Jeff Keene Supporting Actor

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    I think the world would be a much better place if more people made blatant and pretentious attempts to make "Dark Side of the Moon II"! [​IMG]

    The HDAD sounds neat. I don't know this album, but if this thread was inspired by a Yes thread, I'll happily try it.
     
  12. Brian L

    Brian L Cinematographer

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    Well, I am not sure I would compare this to Yes, other than the fact that the 90125 thread had my digging through my vinyl where both it and I Robot were awaiting the loving embrace of my turn table. Then again, I guess you could say that these two discs are somewhat similar in tone and texture.

    Last night, I was able to play both sides, which I probably had not done for 15 years or so.

    Not bad taken as a whole, but there are some up and down moments. I would have to say that I like side one better than side two, but still, a great listen on the old TT.

    I guess the original DAD is no longer available. The new release is basically a DAD on one side, and a DVD-A on the other.

    Still, assuming the same mix and mastering, I have to wonder, What's the point?

    If I can't hear up to 43K, I don't think I can hear up to 96K. And really, how much content on the master tapes exist in those ranges.

    Gilding the lilly, IMHO.

    BGL
     
  13. Jeff Keene

    Jeff Keene Supporting Actor

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    Oh, I understand that Alan Parsons and Yes may not be directly comparable. But listening to one led you to listen to the other, indirectly, and that's good enough for me. I'm a touchy feely music guy.

    So... are you saying the only difference between 96 and 192 sampling rates is the ability to extend the treble in ultrasonic ranges? Why would that be? I don't understand how sampling rate and frequency are related. In my little head, it just makes more plot points on the sonic curves, which comes closer to the intended analog sound patterns. But I could be full of Tormato.
     
  14. Ben_wood

    Ben_wood Stunt Coordinator

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    FWIW I'm also a big fan of both Alan Parsons and Yes. I'd love to see "Turn of a Friendly Card" released in Hi-Rez! [​IMG] [​IMG]
     
  15. LanceJ

    LanceJ Producer

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    Mathematically speaking, you need at least two sample points for a DAC to be able to "build" a sine wave (and that's all I'm going to say on that controversial issue!).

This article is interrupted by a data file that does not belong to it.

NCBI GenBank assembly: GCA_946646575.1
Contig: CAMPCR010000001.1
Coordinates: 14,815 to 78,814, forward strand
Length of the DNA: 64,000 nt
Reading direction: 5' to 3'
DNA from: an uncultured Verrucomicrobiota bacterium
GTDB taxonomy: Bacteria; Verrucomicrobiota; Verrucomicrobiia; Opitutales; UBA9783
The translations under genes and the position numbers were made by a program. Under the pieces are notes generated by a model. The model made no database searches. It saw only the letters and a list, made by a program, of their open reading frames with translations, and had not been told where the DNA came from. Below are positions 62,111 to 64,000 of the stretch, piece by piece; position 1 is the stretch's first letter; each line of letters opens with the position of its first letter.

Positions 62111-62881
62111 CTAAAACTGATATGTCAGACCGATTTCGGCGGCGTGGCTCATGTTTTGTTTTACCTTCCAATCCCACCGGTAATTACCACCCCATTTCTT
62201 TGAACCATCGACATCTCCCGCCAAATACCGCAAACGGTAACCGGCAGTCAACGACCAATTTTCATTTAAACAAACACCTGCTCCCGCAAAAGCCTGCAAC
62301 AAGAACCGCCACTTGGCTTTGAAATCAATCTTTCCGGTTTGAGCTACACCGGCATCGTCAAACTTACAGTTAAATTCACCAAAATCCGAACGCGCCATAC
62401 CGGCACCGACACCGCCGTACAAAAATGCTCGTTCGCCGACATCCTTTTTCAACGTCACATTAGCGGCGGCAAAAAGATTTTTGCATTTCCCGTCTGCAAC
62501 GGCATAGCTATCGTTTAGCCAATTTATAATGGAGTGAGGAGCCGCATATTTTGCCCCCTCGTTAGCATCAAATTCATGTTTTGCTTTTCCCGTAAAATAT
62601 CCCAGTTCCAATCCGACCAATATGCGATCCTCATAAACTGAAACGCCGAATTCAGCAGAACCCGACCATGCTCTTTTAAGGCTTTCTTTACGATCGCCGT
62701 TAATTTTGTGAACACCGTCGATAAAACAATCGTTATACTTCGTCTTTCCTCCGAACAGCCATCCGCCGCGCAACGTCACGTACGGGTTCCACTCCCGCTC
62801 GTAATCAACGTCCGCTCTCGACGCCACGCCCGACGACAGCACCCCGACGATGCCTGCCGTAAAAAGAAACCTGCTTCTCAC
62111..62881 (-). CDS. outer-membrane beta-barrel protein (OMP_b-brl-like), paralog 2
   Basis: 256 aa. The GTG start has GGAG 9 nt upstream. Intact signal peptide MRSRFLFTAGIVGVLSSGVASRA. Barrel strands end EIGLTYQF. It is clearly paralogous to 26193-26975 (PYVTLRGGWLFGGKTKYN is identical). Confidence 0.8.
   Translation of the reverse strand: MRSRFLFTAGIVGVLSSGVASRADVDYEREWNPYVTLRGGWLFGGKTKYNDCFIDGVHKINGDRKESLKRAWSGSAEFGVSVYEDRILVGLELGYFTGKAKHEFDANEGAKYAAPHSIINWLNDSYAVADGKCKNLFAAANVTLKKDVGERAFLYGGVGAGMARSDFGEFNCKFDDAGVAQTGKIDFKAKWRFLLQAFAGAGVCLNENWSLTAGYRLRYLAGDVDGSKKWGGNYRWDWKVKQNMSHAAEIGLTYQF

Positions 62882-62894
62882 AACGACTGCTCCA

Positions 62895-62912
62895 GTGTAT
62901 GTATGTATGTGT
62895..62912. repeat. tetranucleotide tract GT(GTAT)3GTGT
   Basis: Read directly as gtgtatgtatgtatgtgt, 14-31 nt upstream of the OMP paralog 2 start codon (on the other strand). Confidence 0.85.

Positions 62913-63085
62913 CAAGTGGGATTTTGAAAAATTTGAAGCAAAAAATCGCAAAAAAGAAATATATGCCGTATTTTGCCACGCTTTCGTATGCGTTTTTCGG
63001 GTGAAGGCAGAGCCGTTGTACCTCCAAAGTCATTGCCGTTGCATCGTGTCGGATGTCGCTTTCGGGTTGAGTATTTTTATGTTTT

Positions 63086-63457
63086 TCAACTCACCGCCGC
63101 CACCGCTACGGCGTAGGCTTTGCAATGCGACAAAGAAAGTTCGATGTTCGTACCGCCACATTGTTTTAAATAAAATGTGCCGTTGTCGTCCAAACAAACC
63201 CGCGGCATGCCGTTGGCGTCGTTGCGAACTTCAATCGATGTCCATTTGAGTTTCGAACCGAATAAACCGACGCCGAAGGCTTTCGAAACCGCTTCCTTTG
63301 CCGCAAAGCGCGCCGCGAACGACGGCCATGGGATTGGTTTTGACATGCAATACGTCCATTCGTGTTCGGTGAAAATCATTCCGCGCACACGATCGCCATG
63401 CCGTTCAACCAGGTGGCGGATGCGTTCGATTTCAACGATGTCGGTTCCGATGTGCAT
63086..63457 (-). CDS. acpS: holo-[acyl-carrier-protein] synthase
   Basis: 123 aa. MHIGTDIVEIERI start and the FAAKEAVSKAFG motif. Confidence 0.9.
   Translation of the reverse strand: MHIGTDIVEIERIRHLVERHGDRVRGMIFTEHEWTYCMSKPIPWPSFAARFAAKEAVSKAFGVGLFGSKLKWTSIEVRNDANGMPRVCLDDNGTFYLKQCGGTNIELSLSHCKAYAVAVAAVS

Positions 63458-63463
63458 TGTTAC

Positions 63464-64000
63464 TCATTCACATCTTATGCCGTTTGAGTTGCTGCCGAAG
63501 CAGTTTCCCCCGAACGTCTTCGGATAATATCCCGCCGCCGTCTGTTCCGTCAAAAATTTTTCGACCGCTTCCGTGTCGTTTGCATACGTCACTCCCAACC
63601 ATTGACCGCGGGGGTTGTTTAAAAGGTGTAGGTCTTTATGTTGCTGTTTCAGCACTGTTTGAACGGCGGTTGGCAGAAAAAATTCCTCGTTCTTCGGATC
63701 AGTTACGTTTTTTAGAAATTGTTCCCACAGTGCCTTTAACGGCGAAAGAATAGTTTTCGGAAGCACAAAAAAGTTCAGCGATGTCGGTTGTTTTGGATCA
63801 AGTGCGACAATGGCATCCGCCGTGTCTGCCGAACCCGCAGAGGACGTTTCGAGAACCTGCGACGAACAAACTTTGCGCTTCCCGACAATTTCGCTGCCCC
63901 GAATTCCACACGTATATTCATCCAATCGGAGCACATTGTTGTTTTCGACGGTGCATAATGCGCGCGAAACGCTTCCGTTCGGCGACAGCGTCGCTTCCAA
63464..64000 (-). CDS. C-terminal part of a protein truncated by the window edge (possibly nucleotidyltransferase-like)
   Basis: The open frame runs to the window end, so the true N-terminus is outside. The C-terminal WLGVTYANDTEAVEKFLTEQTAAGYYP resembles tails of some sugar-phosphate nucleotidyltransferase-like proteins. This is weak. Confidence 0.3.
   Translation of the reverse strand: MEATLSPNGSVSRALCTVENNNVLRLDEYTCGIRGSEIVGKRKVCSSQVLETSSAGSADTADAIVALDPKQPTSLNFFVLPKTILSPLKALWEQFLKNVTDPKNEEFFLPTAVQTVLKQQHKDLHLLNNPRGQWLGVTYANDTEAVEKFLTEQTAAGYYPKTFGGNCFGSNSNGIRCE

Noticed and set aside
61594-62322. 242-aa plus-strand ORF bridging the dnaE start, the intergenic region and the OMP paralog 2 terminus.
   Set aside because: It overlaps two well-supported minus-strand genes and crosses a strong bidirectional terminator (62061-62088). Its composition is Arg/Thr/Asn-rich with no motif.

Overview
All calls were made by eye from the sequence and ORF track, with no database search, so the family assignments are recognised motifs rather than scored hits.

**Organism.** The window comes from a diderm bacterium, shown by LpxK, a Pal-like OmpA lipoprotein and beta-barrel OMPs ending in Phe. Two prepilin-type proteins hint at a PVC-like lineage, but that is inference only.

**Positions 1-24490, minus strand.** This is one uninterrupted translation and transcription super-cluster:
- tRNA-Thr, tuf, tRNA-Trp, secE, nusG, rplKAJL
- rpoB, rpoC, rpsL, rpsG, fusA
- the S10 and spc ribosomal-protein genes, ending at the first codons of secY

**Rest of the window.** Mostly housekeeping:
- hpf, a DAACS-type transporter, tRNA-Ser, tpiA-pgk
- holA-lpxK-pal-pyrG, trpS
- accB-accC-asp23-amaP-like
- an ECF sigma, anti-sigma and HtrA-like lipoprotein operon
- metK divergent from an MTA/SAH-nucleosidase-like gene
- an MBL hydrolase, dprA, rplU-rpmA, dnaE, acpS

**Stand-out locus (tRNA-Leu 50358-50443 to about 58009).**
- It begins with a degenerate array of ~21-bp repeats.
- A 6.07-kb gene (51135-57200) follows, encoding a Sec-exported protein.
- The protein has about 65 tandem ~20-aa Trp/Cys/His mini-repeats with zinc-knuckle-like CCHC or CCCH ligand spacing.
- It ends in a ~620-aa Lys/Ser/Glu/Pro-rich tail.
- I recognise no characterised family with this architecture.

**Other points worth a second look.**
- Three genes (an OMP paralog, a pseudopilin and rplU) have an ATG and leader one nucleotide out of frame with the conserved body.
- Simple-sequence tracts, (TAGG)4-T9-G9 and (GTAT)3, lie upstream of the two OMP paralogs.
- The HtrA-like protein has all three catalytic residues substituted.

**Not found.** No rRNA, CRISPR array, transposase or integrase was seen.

So if you want a frequency response up to 20kHz, during the ENcoding stage you take 40,000 samples per second. If you want a response up to 30kHz, then take 60,000 samples per second, and so on.

    So sampling rate and frequency response are directly related.

    The CD format is capable of playing back a 20kHz sine wave, but has a sampling rate of 44,100 times per second. That extra 4,100 samples gives the digital encoders/decoders some elbow room, so to speak, to perform the required filtering duties that PCM requires.

    And it's that filtering stage where audible sonic problems can and do occur, particularly at higher frequencies. I wrote about them here (link leads directly to that post). Improved filters are why most CD players nowadays sound better than most of the players in the 1980s.

    LJ
     
  16. Joel Fontenot

    Joel Fontenot Supporting Actor

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    I see this mentioned a lot, and after years of listening to both DSotM and I, Robot, I've yet to find how the two are even remotely similar.

    But that's just me. [​IMG]

    Joel
     
  17. Philip Hamm

    Philip Hamm Lead Actor

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    Seriously? The dynamic of the albums as a whole are strikingly similar. The sound effect laden "atmospheric" fade-in, the song flow, the production sound (they sound like they were recorded at the same time in the same studio). The drawn out ending melody following another atomspheric almost-end-of-album piece. It's uncanny.
     
  18. John Kotches

    John Kotches Cinematographer

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    Lance,

    Nyquist and Shannon have demonstrated that you cannot allow 1/2 fs or higher into the encode stage. The requirement is ever so slightly under 1/2fs.

    This is why there's a guard band [​IMG]

    Cheers,
     
  19. FeisalK

    FeisalK Screenwriter

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    all it takes now is for someone to sync I Robot to The Wizard of Oz [​IMG]

    I am on the brink of ordering HDAD-2003 tho, and wishing Pyramania was also in the pipeline
     
  20. Jeff Keene

    Jeff Keene Supporting Actor

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    I can't believe I've never heard this before. Thanks for the explanation. [​IMG]